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Closed Linux driver problems described

Nov 24, 2008 — by Eric Brown — from the LinuxDevices Archive
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[Updated Dec. 3] — Binary-only drivers will never work for the majority of Linux users, Harald Welte told hardware developers at a Taipei conference. The Linux kernel's lack of a binary interface and ever-changing programming interface make binary drivers impractical purely for technical reasons, he suggests.

Binary kernel modules have long inspired legal, philosophical, and even moral debate in the community. However, Welte focuses only on technical reasons to avoid binary drivers. Instead, companies should work with the Linux kernel developer community, through resources such as the Linux embedded mailing list.

Welte explained that unlike some OSes, the Linux kernel offers no ABI (application binary interface) for external binary modules. So, there is not really any way for a driver to exist outside of the kernel.

Furthermore, Linux is not intended to have a stable kernel-space API (application programming interface), Welte said. That means that if you build a binary module, there is no guarantee it will work with a later kernel, including even the most minor of interim dot releases. “Every minor new Linux kernel release can and will break the API,” Welte said.

Why doesn't Linux aim to offer a stable kernel-level API? There has been debate about it in the past, but Welte explains that the current system has been kept so that “if there's a technical reason to change the ABI, we can do so.”

Welte concludes, “Please don't do binary only Linux drivers. You will put resources into a driver that in the end, almost no one will be able to use.”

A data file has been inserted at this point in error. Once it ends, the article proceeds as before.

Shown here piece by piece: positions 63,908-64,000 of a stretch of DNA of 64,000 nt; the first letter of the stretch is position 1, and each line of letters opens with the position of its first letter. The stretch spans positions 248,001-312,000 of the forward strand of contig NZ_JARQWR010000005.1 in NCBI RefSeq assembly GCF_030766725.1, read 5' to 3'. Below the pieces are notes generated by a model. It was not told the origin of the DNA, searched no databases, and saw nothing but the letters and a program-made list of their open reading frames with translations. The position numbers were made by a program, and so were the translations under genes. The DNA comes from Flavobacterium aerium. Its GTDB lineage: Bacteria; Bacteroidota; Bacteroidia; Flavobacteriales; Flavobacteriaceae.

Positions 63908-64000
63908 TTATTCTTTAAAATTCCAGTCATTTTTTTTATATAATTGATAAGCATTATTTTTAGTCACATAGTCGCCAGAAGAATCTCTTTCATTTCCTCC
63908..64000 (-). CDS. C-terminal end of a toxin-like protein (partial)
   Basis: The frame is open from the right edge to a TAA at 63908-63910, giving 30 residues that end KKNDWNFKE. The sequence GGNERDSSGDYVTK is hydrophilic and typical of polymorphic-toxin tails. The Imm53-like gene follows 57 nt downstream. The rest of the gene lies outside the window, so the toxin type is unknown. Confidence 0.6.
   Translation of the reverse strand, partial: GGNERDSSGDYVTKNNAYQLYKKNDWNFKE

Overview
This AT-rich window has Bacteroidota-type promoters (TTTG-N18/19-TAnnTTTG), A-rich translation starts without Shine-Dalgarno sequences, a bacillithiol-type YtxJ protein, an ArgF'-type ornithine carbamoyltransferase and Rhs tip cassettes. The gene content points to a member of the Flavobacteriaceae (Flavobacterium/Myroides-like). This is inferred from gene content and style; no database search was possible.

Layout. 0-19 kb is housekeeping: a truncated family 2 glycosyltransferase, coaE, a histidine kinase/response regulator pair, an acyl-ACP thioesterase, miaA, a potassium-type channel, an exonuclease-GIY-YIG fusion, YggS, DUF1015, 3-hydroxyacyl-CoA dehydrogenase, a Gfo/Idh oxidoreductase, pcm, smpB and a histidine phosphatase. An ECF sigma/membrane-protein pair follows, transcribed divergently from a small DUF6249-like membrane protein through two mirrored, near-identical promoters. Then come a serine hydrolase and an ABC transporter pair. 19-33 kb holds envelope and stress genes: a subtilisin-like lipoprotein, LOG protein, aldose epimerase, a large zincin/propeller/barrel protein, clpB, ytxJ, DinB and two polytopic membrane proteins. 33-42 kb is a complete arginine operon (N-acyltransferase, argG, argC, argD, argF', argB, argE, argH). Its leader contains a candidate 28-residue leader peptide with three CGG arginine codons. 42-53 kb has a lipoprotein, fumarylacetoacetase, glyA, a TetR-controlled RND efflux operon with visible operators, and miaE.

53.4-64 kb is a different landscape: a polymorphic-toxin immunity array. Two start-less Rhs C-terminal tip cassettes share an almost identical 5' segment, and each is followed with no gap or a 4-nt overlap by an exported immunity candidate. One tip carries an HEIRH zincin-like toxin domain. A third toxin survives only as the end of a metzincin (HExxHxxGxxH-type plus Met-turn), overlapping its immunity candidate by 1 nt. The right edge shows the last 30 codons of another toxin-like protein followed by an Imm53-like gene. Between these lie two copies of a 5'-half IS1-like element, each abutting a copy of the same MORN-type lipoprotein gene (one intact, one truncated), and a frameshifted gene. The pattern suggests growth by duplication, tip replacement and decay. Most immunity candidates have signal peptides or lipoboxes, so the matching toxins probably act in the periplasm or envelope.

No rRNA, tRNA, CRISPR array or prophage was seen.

Harald Welte on binary-only drivers

More about the conference

The Freedom Hardware Engineer Conference, 2008 was held in Taipei on Nov 20-21. It was sponsored by the Taiwan-based IDEAS Institute of the Institute for Information Industry, and co-sponsored by the Linux Foundation and the Linux Driver Project.

The conference was billed as an opportunity for hardware vendors “looking for a cost-effective Linux driver strategy.” Other speakers included Brandon Philips of Novell SUSE Labs, and speakers from Asus and NTT Data Corp.

Welte gave two speeches at the event, including one very introductory one about Linux, and a second more interesting talk at which binary modules were discussed. Videos of two speeches have been posted on YouTube..

In July, open source leader and OpenMoko Lead System Architect Harald Welte agreed to be Via Technologies's Open Source Liaison. However, in speaking at FreedomHEC, he expressed only his own opinions, he was careful to point out. For its part, Via has a long history of developing binary-only modules, although it did hire Welte, and earlier this year started the process of opening up its chipsets with open source drivers.

Welte earlier gave a similar presentation at the Consumer Electronics Linux Forum (CELF) Embedded Linux Conference Europe (ELCE).

Availability

In addition to the above videos, a Flickr page of photos of the conference may be found here. More information on the conference may be found on this translated page.


 
This article was originally published on LinuxDevices and has been donated to the open source community by QuinStreet Inc. Please visit LinuxToday.com for up-to-date news and articles about Linux and open source.

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